With quick-service competitors such as Dunkin’ and McDonald’s nipping at its coffee-drinking traffic, Starbucks is scrapping ambitious growth plans for its ultra-upscale line of Reserve and Roastery units, according to a media report.
Starbucks founder and former Chairman Howard Schultz, who left the company in June, made the goal of opening 1,000 high-end Reserve cafes and up to 30 large-footprint Roastery stores central to the brand’s recent growth strategy.
Starbucks President and CEO Kevin Johnson, in an interview with the Wall Street Journal published Monday, referred to Schultz’s plan as an “aspiration.” The story also quoted someone familiar with the company as saying that when he was first hired as CEO, Johnson would begin meetings by stating, “I’m not Howard, I’m Kevin.”
Instead of building 1,000 Reserve units, Starbucks will pilot the concept in six to 10 locations before building more, Johnson told the WSJ.
The announcement follows several recent belt-tightening moves from the Seattle-based coffee Goliath. In November, Starbucks laid off 5% of its global corporate workforce, some 350 employees, in an effort to become more nimble to increase the pace of innovation. In June, executives announced plans to shutter 150 underperforming stores over the fiscal year, about three times the number it normally closes each year.
Starbucks reported same-store sales growth of 4% in its most recent financial filing, its strongest showing in more than a year, with revenue up 10.6% year over year. But the number is well below the 9% and 10% comps explosions seen earlier this decade.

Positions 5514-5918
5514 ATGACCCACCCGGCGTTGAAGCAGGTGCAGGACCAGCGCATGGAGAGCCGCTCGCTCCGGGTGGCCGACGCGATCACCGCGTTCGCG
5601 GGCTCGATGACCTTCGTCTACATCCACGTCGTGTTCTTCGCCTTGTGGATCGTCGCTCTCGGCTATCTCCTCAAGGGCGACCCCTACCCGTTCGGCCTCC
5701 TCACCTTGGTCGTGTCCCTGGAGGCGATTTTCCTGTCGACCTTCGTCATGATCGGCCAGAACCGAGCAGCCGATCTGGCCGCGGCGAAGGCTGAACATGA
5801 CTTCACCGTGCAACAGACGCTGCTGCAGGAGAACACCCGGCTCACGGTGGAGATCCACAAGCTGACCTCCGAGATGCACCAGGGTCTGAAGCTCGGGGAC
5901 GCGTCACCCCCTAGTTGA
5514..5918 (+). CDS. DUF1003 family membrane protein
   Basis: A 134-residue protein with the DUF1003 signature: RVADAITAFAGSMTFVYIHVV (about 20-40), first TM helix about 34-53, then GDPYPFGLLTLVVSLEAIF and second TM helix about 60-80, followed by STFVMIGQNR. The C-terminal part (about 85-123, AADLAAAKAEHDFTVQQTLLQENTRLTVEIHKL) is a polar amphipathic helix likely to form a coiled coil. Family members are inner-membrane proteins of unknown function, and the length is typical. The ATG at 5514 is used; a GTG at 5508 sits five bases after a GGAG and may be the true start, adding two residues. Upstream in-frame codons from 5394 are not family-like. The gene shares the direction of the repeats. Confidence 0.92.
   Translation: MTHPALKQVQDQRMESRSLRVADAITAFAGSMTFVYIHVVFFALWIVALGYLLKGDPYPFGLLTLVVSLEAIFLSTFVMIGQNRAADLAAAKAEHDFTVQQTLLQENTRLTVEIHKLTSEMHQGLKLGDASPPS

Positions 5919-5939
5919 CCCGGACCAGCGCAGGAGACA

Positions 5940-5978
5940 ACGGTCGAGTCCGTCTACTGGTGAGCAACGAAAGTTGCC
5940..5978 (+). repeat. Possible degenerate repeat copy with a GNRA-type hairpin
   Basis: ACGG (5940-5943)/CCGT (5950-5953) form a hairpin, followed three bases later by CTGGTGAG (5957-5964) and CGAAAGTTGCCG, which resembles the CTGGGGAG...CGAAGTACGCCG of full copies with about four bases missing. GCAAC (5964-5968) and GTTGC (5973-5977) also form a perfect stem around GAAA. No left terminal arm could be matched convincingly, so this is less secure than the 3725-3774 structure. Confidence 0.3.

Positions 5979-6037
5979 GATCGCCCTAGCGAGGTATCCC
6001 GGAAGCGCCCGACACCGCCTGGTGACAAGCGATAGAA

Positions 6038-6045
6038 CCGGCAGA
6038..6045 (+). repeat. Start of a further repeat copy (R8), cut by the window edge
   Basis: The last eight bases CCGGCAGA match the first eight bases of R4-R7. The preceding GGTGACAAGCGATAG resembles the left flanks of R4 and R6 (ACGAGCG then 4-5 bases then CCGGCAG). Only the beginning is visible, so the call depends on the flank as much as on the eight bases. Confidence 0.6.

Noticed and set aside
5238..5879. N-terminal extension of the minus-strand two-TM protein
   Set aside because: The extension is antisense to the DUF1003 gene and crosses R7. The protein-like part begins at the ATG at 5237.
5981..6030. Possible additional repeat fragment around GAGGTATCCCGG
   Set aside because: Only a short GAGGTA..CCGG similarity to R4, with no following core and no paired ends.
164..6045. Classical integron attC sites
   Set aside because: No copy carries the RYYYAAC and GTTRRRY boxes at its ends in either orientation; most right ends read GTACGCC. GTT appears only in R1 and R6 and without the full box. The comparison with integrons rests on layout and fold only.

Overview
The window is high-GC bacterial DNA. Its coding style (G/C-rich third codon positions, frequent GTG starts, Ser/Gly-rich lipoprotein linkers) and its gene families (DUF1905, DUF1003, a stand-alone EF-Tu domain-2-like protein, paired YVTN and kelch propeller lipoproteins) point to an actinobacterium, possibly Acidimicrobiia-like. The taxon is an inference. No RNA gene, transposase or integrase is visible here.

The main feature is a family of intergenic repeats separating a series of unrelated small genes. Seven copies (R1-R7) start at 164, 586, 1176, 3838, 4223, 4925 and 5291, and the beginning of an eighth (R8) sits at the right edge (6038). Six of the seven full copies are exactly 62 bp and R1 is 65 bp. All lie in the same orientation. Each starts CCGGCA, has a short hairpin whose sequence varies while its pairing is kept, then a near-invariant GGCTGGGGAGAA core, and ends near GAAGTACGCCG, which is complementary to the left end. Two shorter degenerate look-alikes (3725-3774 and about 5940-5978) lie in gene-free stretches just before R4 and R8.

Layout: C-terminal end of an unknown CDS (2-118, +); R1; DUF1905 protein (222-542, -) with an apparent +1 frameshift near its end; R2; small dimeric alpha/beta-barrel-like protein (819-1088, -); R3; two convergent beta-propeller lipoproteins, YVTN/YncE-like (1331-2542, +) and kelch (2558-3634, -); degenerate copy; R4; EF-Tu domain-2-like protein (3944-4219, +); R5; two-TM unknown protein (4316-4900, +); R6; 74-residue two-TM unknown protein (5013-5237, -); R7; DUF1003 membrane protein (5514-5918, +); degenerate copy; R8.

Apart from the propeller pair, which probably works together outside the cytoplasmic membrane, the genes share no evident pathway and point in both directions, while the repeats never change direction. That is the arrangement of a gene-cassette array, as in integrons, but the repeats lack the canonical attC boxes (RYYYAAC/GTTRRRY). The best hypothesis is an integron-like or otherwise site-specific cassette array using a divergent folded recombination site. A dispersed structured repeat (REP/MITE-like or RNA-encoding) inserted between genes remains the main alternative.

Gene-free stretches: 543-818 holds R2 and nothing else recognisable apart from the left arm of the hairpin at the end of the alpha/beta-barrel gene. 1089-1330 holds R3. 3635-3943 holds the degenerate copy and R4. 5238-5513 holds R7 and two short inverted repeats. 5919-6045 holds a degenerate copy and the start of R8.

Traffic, however, remains the chain’s biggest hurdle, with a 1% drop in Q4.
Starbucks is slated to report its Q1 2019 earnings on Jan. 24.
"We've been very much in favor of Starbucks taking on a more-focused approach, or a leaner approach," Jeremy Scott, a research analyst with Mizuho Securities, said. "There's just so much work to do on the core model."
That work includes a laser focus on growing loyal members of its membership rewards program to compete with the value-priced coffee chains, Scott added.
In pushing to grow the Reserve and Roastery concepts, Schultz had said the experience-based units—featuring Italian aperitivo bars, high-end food, luxe decor, on-site coffee roasting and more—would give consumers more of a reason to visit the chain and would compensate for falling cafe traffic. There are currently four Roasteries open around the globe, with new stores planned for Tokyo and Chicago. Just one Reserve cafe currently exists, at Starbucks headquarters in Seattle.
This is not the first time Johnson has rewritten some of his predecessor’s plans for the company.
Shortly into his tenure, Johnson opted to close all of its mall-based Teavana units, a chain acquired under Schultz’s leadership in 2012. Schultz also invested in the Princi Italian Bakery company, with plans to expand it along with the high-end Reserve and Roastery stores. So far, Starbucks has opened only three of the bakeries in the U.S.
“The company is in great hands with Kevin,” Schultz said in an email to the WSJ. “Kevin and I speak often, and he knows he has my complete support.”